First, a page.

DL: We haven’t announced anything specific, but Half-Life won’t end at Episode Three – hang on to your crowbars!

TS-SWL: For Portal, can you explain in layman’s terms how the engine allows the mechanics to make it so you can go from one point to another? Does it duplicate the room after a portal location is selected or is it something else?

DL: A portal is two planar rectangles in 3D space. When both portals are placed we build a mathematical formula that converts position and angle values from one portal to the other. Rendering the portal is done in a separate pass where we use that formula to covert the player’s view position and angles to the view they see through the portal.

We also generate special collision data to represent the portal hole by grabbing collision data near each portal, combining them, and carving a rectangular whole through the center. When the player is near the portal they use this collision data instead of the standard data, allowing them to pass through the wall. We then use the conversion formula to teleport the player to the proper position after they’ve gone more than halfway through the portal.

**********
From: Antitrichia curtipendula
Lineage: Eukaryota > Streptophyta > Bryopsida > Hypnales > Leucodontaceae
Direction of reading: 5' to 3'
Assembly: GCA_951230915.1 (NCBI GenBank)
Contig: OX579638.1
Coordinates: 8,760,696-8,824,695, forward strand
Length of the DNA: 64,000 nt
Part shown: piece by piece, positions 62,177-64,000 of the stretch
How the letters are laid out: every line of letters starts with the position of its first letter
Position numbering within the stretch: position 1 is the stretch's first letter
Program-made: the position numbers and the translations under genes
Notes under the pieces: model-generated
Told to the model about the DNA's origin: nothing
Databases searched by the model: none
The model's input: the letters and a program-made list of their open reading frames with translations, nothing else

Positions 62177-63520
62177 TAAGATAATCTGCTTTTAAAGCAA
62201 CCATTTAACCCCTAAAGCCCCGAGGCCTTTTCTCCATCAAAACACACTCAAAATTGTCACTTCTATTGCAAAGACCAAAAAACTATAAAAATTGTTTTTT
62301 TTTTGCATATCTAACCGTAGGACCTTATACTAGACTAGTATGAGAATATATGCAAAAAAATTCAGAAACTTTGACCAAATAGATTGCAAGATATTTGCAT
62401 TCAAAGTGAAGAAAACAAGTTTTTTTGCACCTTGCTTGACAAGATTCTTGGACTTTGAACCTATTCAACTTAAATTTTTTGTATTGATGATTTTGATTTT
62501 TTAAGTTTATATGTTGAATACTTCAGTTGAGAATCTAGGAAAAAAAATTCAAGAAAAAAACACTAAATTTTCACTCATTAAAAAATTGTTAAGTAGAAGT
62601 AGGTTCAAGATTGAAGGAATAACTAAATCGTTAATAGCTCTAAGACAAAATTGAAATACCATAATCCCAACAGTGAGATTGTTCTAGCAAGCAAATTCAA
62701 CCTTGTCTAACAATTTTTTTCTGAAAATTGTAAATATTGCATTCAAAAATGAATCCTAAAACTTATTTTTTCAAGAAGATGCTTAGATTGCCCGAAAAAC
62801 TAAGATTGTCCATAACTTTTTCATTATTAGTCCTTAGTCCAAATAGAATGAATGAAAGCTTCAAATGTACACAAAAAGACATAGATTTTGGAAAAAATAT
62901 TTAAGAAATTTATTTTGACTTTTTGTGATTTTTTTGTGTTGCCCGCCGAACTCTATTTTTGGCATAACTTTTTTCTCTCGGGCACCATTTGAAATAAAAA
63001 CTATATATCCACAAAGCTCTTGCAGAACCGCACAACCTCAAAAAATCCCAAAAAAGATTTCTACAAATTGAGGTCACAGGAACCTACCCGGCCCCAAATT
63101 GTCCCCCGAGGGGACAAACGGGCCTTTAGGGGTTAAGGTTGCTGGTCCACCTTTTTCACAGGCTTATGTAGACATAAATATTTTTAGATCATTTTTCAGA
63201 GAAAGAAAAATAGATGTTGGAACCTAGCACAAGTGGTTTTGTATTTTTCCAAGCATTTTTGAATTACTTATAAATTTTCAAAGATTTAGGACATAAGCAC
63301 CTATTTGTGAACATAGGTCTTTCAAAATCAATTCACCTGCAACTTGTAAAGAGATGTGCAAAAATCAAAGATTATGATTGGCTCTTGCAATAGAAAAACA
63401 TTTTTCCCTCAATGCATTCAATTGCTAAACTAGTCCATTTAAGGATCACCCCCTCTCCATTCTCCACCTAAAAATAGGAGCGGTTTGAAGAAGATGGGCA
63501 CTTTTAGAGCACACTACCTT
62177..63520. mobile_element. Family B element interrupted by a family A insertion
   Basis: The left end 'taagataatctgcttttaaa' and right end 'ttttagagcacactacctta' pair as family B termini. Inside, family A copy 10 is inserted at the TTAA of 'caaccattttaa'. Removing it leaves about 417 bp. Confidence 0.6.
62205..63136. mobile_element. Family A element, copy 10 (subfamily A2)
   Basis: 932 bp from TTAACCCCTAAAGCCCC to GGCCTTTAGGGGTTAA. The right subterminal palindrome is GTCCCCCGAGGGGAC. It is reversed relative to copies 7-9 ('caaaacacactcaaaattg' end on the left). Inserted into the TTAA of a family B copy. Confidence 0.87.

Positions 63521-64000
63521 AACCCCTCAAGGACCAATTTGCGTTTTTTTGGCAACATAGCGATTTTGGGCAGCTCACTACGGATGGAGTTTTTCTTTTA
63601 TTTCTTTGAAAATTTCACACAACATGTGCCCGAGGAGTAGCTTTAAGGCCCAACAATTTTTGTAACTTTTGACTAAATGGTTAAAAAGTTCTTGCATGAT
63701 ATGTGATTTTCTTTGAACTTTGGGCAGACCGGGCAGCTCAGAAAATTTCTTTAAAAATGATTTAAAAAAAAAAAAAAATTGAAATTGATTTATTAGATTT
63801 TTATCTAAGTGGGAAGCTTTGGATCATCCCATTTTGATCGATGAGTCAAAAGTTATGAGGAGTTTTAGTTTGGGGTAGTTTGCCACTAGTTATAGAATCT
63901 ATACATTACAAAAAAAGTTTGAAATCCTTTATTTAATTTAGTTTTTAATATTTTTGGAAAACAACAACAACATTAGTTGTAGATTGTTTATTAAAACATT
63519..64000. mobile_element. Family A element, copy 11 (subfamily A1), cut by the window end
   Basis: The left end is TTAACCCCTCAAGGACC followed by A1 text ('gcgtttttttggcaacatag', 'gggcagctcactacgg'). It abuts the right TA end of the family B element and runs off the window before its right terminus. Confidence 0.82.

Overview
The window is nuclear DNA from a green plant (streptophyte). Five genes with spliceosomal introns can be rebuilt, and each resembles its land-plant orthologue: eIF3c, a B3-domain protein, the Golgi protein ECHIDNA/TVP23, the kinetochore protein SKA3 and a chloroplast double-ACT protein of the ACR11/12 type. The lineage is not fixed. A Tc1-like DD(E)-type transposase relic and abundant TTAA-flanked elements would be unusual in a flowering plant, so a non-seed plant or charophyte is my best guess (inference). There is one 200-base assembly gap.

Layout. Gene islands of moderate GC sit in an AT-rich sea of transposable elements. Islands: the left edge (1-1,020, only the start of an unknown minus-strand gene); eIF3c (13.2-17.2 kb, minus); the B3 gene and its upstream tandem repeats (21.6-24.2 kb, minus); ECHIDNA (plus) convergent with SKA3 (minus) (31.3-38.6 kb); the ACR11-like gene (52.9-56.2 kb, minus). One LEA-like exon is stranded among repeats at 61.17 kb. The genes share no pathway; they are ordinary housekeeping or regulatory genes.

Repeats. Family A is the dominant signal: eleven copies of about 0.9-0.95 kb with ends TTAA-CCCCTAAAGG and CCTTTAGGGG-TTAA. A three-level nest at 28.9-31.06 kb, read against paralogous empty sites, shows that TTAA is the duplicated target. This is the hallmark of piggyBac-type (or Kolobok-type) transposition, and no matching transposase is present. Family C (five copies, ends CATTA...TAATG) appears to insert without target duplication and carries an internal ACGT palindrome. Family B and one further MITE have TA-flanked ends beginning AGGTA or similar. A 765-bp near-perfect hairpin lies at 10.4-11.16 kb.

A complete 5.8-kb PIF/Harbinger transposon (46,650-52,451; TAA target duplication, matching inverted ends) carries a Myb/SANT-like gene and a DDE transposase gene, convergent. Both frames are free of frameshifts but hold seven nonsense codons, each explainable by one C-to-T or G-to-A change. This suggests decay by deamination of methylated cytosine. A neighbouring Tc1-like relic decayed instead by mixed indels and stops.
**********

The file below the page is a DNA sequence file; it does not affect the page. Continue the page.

It’s of course a lot more complex than that, but that’s the basic idea.

[Extra Reading]

Portal’s Appeal, and Why we need more games like Portal

Two Portals open

There is something plain weird with Portal. I finished playing this game not very long ago, and it has me absorbed. Not just when playing it, but even when I’m not. I reach for my Portal Gun every so often, or hurriedly look for my Weighted Companion Cube or, well, back away and run out of the room when I see a cake, yelling “The cake is a lie! The cake is a lie!”

While navigating through portals is somewhat disorienting at the beginning of the game, you get used to it fairly fast. The same applies to the “flinging” concept – it can be frustrating in the beginning, but you get addicted to it later. Another addiction I found was to shoot one portal in the ceiling, one on the floor and jump into the infinite vortex thus created.

Portal appears so weird because it is the first game in a long time that doesn’t want to be “realistic”, it realizes that in a video game, you don’t have real life’s restrictions. You can do whatever the hell you like. And it is games like Portal that we need in the industry – games that are different, creative and stimulating.

Hit the jump to continue reading!